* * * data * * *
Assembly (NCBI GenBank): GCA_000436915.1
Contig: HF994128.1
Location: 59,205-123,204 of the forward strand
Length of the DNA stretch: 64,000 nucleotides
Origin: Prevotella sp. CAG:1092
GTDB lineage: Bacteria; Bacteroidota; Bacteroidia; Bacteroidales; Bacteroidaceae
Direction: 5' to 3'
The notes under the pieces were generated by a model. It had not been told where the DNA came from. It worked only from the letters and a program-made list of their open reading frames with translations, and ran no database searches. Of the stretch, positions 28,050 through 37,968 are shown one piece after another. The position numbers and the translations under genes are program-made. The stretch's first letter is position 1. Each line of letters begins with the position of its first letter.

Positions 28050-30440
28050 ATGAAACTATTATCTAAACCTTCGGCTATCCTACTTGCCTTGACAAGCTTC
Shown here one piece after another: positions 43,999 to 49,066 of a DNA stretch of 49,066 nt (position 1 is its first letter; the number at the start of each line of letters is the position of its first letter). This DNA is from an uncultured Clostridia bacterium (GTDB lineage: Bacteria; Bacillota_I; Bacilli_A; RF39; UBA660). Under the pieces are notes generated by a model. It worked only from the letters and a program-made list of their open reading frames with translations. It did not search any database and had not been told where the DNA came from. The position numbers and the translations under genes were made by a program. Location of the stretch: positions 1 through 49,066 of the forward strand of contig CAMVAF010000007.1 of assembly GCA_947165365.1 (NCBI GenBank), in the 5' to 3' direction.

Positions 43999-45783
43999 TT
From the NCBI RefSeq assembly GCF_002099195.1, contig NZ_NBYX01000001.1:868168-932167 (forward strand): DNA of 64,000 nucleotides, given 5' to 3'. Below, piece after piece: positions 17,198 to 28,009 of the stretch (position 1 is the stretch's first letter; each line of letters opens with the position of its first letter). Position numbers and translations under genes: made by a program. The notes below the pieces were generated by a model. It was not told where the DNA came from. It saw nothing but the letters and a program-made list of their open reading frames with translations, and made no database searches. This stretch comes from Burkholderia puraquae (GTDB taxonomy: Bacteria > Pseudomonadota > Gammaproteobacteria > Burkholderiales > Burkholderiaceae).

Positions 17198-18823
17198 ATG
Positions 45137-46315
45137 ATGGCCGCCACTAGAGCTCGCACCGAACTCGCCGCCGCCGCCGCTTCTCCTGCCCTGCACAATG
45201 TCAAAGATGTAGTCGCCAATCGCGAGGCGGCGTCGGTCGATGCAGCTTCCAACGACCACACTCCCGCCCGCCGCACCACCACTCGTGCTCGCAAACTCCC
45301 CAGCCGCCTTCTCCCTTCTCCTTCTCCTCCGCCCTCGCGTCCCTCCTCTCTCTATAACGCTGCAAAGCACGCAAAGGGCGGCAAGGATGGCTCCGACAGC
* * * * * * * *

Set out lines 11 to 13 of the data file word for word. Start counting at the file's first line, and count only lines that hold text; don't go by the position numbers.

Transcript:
Shown here one piece after another: positions 43,999 to 49,066 of a DNA stretch of 49,066 nt (position 1 is its first letter; the number at the start of each line of letters is the position of its first letter). This DNA is from an uncultured Clostridia bacterium (GTDB lineage: Bacteria; Bacillota_I; Bacilli_A; RF39; UBA660). Under the pieces are notes generated by a model. It worked only from the letters and a program-made list of their open reading frames with translations. It did not search any database and had not been told where the DNA came from. The position numbers and the translations under genes were made by a program. Location of the stretch: positions 1 through 49,066 of the forward strand of contig CAMVAF010000007.1 of assembly GCA_947165365.1 (NCBI GenBank), in the 5' to 3' direction.

Positions 43999-45783
43999 TT